School Papers

Controversy known as a somatic cell nuclear transfer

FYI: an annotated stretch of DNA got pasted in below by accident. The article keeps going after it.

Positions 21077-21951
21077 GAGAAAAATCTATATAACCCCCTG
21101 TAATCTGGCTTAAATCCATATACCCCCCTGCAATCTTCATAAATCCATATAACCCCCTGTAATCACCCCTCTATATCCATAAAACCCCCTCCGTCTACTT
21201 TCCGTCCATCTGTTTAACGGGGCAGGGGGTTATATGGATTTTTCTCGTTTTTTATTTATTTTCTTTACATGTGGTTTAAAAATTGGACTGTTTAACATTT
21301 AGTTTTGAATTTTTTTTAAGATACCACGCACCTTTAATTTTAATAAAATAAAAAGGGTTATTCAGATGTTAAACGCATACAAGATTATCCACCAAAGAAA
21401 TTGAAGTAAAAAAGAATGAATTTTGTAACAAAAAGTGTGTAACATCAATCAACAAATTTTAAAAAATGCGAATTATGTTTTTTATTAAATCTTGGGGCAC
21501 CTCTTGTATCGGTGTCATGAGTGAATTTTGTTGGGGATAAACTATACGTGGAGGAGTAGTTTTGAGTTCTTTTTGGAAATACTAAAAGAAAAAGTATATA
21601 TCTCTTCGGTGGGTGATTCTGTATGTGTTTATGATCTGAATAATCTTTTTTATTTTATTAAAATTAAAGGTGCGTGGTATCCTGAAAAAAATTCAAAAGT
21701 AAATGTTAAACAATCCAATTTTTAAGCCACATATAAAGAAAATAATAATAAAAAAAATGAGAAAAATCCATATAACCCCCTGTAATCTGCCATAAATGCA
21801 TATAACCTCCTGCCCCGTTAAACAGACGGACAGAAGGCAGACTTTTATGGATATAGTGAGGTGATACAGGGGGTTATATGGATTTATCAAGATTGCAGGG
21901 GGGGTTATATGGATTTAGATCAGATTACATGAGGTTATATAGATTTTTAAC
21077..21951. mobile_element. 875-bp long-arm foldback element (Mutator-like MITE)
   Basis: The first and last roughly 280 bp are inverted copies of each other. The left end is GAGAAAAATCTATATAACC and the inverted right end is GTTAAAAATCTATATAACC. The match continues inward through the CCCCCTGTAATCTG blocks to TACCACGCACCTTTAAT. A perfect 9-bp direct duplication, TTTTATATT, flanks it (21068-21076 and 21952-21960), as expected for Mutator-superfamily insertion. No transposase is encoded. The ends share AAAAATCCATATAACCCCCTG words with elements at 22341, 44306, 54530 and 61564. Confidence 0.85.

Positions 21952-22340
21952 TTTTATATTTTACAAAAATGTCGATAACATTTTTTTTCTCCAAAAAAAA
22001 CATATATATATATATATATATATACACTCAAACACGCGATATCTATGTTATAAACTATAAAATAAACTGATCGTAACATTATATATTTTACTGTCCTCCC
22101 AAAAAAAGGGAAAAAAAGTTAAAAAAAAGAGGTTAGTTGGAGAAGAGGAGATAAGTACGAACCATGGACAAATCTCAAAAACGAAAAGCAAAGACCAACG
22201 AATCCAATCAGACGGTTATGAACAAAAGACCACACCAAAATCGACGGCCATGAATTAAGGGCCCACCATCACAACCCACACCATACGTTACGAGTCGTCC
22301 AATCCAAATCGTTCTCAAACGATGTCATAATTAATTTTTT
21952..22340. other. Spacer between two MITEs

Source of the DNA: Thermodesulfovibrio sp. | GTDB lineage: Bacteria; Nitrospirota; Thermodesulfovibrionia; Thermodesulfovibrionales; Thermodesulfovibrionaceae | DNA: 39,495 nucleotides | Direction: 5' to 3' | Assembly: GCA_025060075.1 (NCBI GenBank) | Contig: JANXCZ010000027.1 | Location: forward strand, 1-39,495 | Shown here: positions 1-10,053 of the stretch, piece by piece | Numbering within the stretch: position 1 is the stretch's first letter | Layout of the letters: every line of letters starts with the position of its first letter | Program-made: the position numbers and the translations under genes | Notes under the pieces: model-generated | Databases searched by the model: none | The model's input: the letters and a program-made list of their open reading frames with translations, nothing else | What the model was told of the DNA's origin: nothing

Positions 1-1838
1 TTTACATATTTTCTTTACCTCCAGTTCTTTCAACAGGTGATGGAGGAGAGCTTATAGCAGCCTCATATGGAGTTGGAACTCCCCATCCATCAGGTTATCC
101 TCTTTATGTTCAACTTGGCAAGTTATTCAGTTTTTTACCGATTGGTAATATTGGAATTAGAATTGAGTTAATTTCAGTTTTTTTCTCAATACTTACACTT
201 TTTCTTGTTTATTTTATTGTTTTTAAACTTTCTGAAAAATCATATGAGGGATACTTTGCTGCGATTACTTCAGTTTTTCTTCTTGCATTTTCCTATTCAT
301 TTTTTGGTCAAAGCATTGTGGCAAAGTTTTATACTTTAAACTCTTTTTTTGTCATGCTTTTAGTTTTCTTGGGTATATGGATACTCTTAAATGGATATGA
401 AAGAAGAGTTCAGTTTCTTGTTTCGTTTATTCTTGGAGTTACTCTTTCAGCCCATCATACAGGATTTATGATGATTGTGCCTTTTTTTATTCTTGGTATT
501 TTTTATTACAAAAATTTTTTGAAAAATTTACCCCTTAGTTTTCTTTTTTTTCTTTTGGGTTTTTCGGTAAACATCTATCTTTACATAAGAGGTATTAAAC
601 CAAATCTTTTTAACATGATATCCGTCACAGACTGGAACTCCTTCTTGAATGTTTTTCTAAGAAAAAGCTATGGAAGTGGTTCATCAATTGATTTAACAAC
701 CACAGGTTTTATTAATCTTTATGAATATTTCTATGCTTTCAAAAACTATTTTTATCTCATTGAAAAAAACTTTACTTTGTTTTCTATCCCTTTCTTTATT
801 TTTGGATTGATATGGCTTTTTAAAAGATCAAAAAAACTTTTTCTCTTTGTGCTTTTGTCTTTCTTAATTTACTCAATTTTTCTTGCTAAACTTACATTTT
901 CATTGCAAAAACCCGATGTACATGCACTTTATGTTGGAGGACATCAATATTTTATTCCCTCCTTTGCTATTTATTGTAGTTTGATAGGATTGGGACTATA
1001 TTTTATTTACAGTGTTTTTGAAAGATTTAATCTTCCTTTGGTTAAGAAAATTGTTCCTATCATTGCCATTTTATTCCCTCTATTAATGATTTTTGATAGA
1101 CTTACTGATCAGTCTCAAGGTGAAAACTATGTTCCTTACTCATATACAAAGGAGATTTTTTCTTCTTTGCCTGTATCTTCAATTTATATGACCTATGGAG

Controversy regarding Human Embryonic Stem Cell (hESC) research is evident in the medical and scientific community, legislative, judicial, and executive branches of the government, private companies, religious affiliations, special interest groups, and among the general American public. Stem cells are derived from adult stem cell resources, which are termed non-embryonic or from the cells of immature blastocysts termed embryonic stem cells. Non-embryonic cells do not have the ability to differentiate into other specialized tissues, whereas embryonic cells are capable of differentiating into almost any type of tissue. HESC research, which is the focus of this paper, includes the direct creation and therapeutic cloning of human embryos, known as a somatic cell nuclear transfer (SCNT) during the blastocyst-stage of development, the use of surplus embryos from in vitro fertilization, and from tissue derived from extracted embryos through abortion. The purpose of hESC research is threefold: (1) to advance science and medicine, (2) prevent disease, and (3) cure certain diseases. HESC research is an ethical dilemma facing the United States of America. Opponents of hESC often cite the rights of the embryo and define the embryo at conception. Supporters of hESC research include the scientific and medical community, and private HESC research companies. The unique political system of the United States has allowed for a dichotomous policy to arise, where federal funding of hESC is prohibited, but private companies and individual states are able to legally forge a path in hESC research. The prohibition of federal funds has created an abyss between states who choose to fund hESC research and those who prohibit it. It has also set the stage for yet another private corporation to advance in HESC and place profit above the American public. The embryo is the only silent member of this debate. Controversy regarding Human Embryonic Stem Cell (hESC) research is evident in the medical and scientific community, legislative, judicial, and executive branches of the government, private companies, religious affiliations, special interest groups, and among the general American public. Stem cells are derived from adult stem cell resources, which are termed “non-embryonic” or from the cells of immature blastocysts termed “embryonic” stem cells. Non-embryonic cells do not have the ability to differentiate into other specialized tissues, whereas embryonic cells are capable of differentiating into almost any type of tissue. HESC research, which is the focus of this paper, includes the direct creation and “therapeutic cloning” of human embryos, known as a somatic cell nuclear transfer (SCNT) during the blastocyst-stage of development, the use of surplus embryos from in vitro fertilization, and from tissue derived from extracted embryos through abortion. The purpose of hESC research is threefold: (1) to advance science and medicine, (2) prevent disease, and (3) cure certain diseases. The most useful type of stem cell is the “pluripotent stem cell” and is derived directly from the blastocyst during the five to seven days after fertilization. This limited time period for optimization of hESC research suggests a greater need for SCNT to provide embryos specific to this stage of development for optimal differentiation of tissues. Others continue to argue that “we simply do not know which type of stem cell research is the most promising”. The opposition argument often refers to the unique problems related to pluripotent embryonic stem cell development, including the probability of forming certain prolific tumors due to uncontrolled cell divisionEarly 20th-century American medical controversies centered on eugenics, birth control, population control, and planned reproduction. Similar reproductive themes including HESC and cloning, one century later, have erupted in American society. The majority of the American public agrees that human cloning for reproductive purposes should be banned. However, the debate regarding the use of cloned embryos for research purposes remains volatile. Religious ethicists provide arguments according to moral motivation and guidance. Catholic religious ethicists argue against hESC research based on grounds of “murder of the embryo”. Judaism presents a more complex and rich argument with exceptions allowed for in vitro fertilization embryos, tissue extracted from abortive fetuses already destined for destruction, and “therapeutic cloning” based on the embryos decreased status when outside the womb. The Islamic viewpoint is not as clear with some siding with the Catholic stance on hESC research and other scholars quoting a termination date of 56 days post fertilization as the acceptable period for extraction processes. Many religious and secular opponents to HESC research fear this type of “therapeutic cloning” will be used in future generations for actual cloning of human example of this perspective is reflected in the Weldon Bill, which proposed criminalization of all cloning, including “therapeutic cloning”. Secular opponents including women’s rights groups also oppose the harvesting of eggs for HESC to respect the autonomy and true voluntary consent of women, acknowledging the possibility of coercion of women from poor socio-economic backgrounds for egg harvesting procedures. At the other end of the spectrum is the scientific community who view HESC through a utilitarian lens where the ends (cure of disease through HESC) is used to justifies the means of “human cloning”. Some view HESC as leading to the repetition of historical atrocities and cite examples from World War II theories of attaining a “perfect race”, experimentation with genetic alteration, and unnatural population control method. In a fictitious worst cases scenario, The Boys from Brazil, referred to by Korobkin, is a novel from the 1970s which highlights the negative aspect of embryonic stem cell research possibilities where cloning falls into the “wrong hands” and the very real historical Nazi concentration camp scientist, Josef Mengele, makes several clones of Adolph Hitler. Other rule utilitarian approaches consider HESC research as an opportunity for the advancement of women, autonomous decision making in a complex male-dominated society, and to choose the perfect qualities for future generations, free of disease. They cite specific rules that, if endorsed, would protect the public from extreme measures of research, including reproductive human In 2001, serious concerns about the ethics of embryonic stem cell research as they relate to values of respect for human dignity, informed consent related to donors, the possibility of financial coercion and manipulation of donors were raised by Chair of the President’s Council on Human Bioethics, Dr. Leon Kas. The main ethical question considered among the research regarding HESC can be posted in four main questions. What do we owe to developing human life? What do we owe to science and the possible alleviation of human suffering and disease by using HESC research? What rights does the embryo have? What rights do the people have in relation to furthering science for the alleviation of human suffering? In 1975, a federal rule was enacted that disallowed for any research to be done on in vitro fertilization products until reviewed and accepted by the Ethics Advisory Board (EAB). This appeared to be an early attempt to acknowledge the “potentiality of autonomy” of the embryo and right to respect and dignity. The rule was directed toward embryos resulting directly from in vitro fertilization and may have also been a reaction to protect abortive embryos from scientific experimentation from the 1973 Roe Vs Wade ruling. However, in 1979, the EAB gave the approval to fund embryonic research under certain circumstances. In 1980, the federal rule remained in place that required the EAB to approve all funding for hESC, however, the EAB’s charter expired, leaving a “defector moratorium” on embryonic stem cell research. This problem was soon resolved when President Clinton, in 1993, reminded the public of the rights of society to advance medical treatments that would benefit society and rescinded the rule that required EAB approval and allowed for hESC research to resume In 1996, the Dickey Amendment was passed with the “Department of Labor, Health, Human Services, Education, and Related Agencies Act”, which again discontinued federal funding of hESC. The battle continued regarding federal funding of hESC, however, when the Dickey Amendment was interpreted narrowly to allow federal funding but only on “private HESC research rule disallowing federal funds to be placed toward HESC research while private companies are able to legally advance HESC through silent policy of the government is a product of our pluralist governmental system. Religious ethics regarding “embryo dignity” have been tested against those who hold a form of prima facie duties perspective where “exceptions, when they conflict with other duties, have greater importance in a given situation” Some also argue, from a Kant duty ethicist perspective, whether embryos that have the potential for rationality, but are not, in essence, rational human beings at the blastocyst stage, be considered “rational” for purposes of protection. In August 2001, President Bush, seemingly supporting a rights ethicist viewpoint in regards to human embryos, stated that “human embryonic stem cell research is morally wrong” and proclaimed that he would not fund any hESC research lines created after August 9, 2001. President Bush, however, has been criticized for inconsistency in his argument regarding HESC funding and the failure to halt any private research on hESC as well as the presidential endorsement and funding of contrary policies regarding fundamental value of adult human life in issues surrounding the Iraq War, Guantanamo Bay, the “acceptable” use of torture, and failure to provide adequate aid to Hurricane Katrina victims during his Shortly after the presidential ban on hESC research, Congress considered a ban on human cloning altogether. However, this failed to materialize because of the difficulties arising from problematic terminology restricting “all cloning” which could lead to restricting even therapeutic adult cell tissue “splicing” of tissue from individuals with the disease for regeneration of healthy tissue. Those in favor of a cloning ban included the United States Conference of Catholic Bishops, The Family Research Council, and the Methodist Church. The banning of cloning has been described by religious and secular communities in terms of “negative immortality”, the continual regeneration and preservation of life at all costs, as opposed to “positive immortality”, the belief that extending one’s own life is not as desirable as leading a good life. Some bioethicists have raised distinctive concerns termed the “created-discarded” ethics of allowing for embryos “slated for destruction” to be saved for hESC, but not accepting those lines of hESC which would promote the creation of more embryos than necessary solely for research purposes.The National Organ Transplant Act (NOTA) enacted in 1984 prohibits the sale of tissues, with the exception of blood and sperm, for purposes of transplantation, but not for research purposes. In 2005, the National Research Council (NRC) provided guidelines for the scientific community for research directly related to human embryonic stem cell research. The National Institute of Health, the American Academy of Pediatrics, and the state of California have adopted similar laws for donors. Guidelines recommended no payment to the donors of embryonic stem cell lines with intentions to reduce the probability of unethical coercion of the subjects and possible persuasion to create more IVF embryos than needed for fertilization for purpose of sale, increase the altruistic nature of the applicants who donate and maintains human dignity In 2006, the House and Senate passed the Stem Cell Research Enhancement Act to allow federal funding of hESC; however, the bill was quickly vetoed by President Bush and the House was unable to override the veto. Despite the controversy over legal issues involving human embryonic stem cell research and the prohibition on funding HESC lines after August 2001, currently, no law prohibits hESC research in the United States Judicial influences have traditionally upheld due process in the lawmaking process and have found unremunerated rights to be a part of the substantive due process. Supporters of hESC have argued that a ban on hESC would deny Fifth and Fourteenth Amendment rights of life and liberty to have safe and effective medical treatments that allow people to be free of pain and States have become directly involved in funding human stem cell research, with funding strictly prohibited in only thirteen states but many other states taking advantage of the laxity in federal law and raising funds specifically for hESC research. California’s Proposition 71 in 2004 was the first of the state endeavors that raised approximately 3.3 billion dollars to promote human embryonic stem cell research in conjunction with a private biotechnology company. Other states soon followed suit to begin partnerships with universities and private companies for promotion of embryonic stem cell research. This rift between the federal law on one side and the majority of states and companies on the other begins to create an imbalance and potential problem for the American public who may not be involved in the biotechnological advances once they are marketed within the healthcare arena. Private companies who tend to profit from such ventures and create treatments for the wealthy would be at a great competitive advantage to a government and some states that have refused to fund any HESC beyond the original August 2001 deadline. Distributive justice is breached when access to health care involving hESC research will be limited for the general public, the socioeconomically disadvantaged, and those who live in states who do not support this type of research or treatment. Distributive justice must also include the “embryonic” tissue, which calls into question the actual definition of a five to seven days old blastocyst and the moral obligation of the embryo/blastocyst at stake. Terminology has traditionally termed the cells in order from conception as blastocyst, zygote, embryo, and fetus by the scientific community. However, recent terminology changes initiated in science textbooks across the country by pro-life groups with primarily Protestant and Catholic religious roots, have reflected the often debated subject by creating only one term the “embryo” to describe all stages prior to the “fetus”. This provides for a legal and ethical background to support the ban on hESC research at any level of development as a “basic right” of the embryo. In conclusion, HESC research is an ethical dilemma facing the United States of America. Opponents of hESC often cite the “rights” of the embryo and define the embryo at conception. Supporters of hESC research include the scientific and medical community, and private HESC research companies. From a utilitarian perspective, they also cite “rights”, but refer to the rights of the adults who need advancement in medical care and cures for current debilitating diseases and do not consider a 5-7 days old blastocyst as more than cellular mass to be used in research purposes. The unique political system of the United States has allowed for a dichotomous policy to arise, where federal funding of hESC is prohibited, but private companies and individual states are able to legally forge a path in hESC research. The prohibition of federal funds has created an abyss between states who choose to fund hESC research and those who prohibit it. It has also set the stage for yet another private corporation to advance in HESC and place profit above the American public. The embryo is the only silent member of this debate. ReferencesKorobkin R (2007). Stem Cell Research and the Cloning Wars. Stanford Law and Policy Review. 18: 161-190. Korobkin R (2007). Autonomy and Informed Consent in Nontherapeutic biomedical Research. University of California Los Angeles Law Review. 54: 605-630. Snead OC (2005). Preparing the Groundwork for a Responsible Debate on Stem Cell Research and Human Cloning. Symposium Transcriptions Catholic University School of Law, 39: 479- 488. Dickens BM and Cook RJ (2007). Acquiring Human Embryos for Stem-Cell Research. International Journal of Gynecology and Obstetrics. 96: 67-71. Ibid (2007). Acquiring Human Embryos for Stem-Cell Research. International Journal of Gynecology and Obstetrics, 96: 67-71. Korobkin (2007). Buying and Selling Human Tissues for Stem Cell Research. Arizona Law Review, 49: 45-67. Dickens BM and Cook RJ (2007). Acquiring Human Embryos for Stem-Cell Research. International Journal of Gynecology and Obstetrics, 96: 67-91. Marshall RG, and Donovan CA (1992). How Planned Parenthood Duped America. Citizen 6(1): 1-6. Dorff E. (2002) Embryonic Stem Cell Research: The Jewish Perspective. United Synagogue of Conservative Judaism Review. Available at http://www.uscj.org/Embryonic_Stem_Cell_5809.html Dabu C (2005) Stem Cell Science Stirs Debate in Muslim World, Too. Christian Science Monitor. Available at http://www.csmonitor.com/2005/0622/p15s02-wogi.html. Syed A. (2006) An Islamic Perspective on Stem Cell Research Brief. Islamic Research Foundation International. Available at http://www.irfi.org/articles/articles_1_50/an_islamic_perspective_on_stem_c.htm Snead OC (2005). Preparing the Groundwork for a Responsible Debate on Stem Cell Research and Human Cloning. Symposium Transcriptions Catholic University School of Law, 39: 479-488. Pasquele F (2002) Two Concepts of Immortality: Reframing Public Debate on Stem-Cell Research. Yale Journal of Law and the Humanities, 73(14): 1-32. Ibid (2007). Stem Cell Research and the Cloning Wars. Stanford Law and Policy Review. 18: 161-190. Korobkin R (2006). Embryonic Histrionics: A Critical Evaluation of The Bush Stem Cell Funding Policy and The Congressional Alternative. University of California Los Angeles School of Law (07-10) and Jurimetrics Journal, 47(1): 1-29.Kass, LR, MD (2003). Beyond Therapy: Biotechnology and the Pursuit of Human Improvement. The President’s Council on Bioethics. Available at http://www.bioethics.gov/background/kasspaper.html4. Snead OC, JD (2004). The Pedagogical Significance of the Bush Stem Cell Policy: A Window into Bioethical Regulation in the United States. 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Bioethics 167(19): 170-176. Korobkin R (2007) Buying and Selling Human Tissues for Stem Cell Research. Arizona Law Review, 49: 45-67.Stohlberg SG. First Bush Veto Maintains Limits on Stem Cell Use. New York Times, July 20, 2006.Korobkin R (2006). Embryonic Histrionics: A Critical Evaluation of the Bush Stem Cell Funding Policy and Congressional Alternative. Jurimetrics, 49: 1-29. Robertson J (2006). Embryo Culture and the Culture of Life: Constitutional Issues in the Embryonic Stem Cell Debate. University of Texas School of Law: Public Law and Legal Theory Research Paper, 112: 1-38. Korobkin R (2007). Buying and Selling Human Tissues for Stem Cell Research. Arizona Law Review. 49: 45-67. Robertson J (2006). Embryo Culture and the Culture of Life: Constitutional Issues in the Embryonic Stem Cell Debate. University of Texas School of Law: Public Law and Legal Theory Research Paper, 112: 1-38.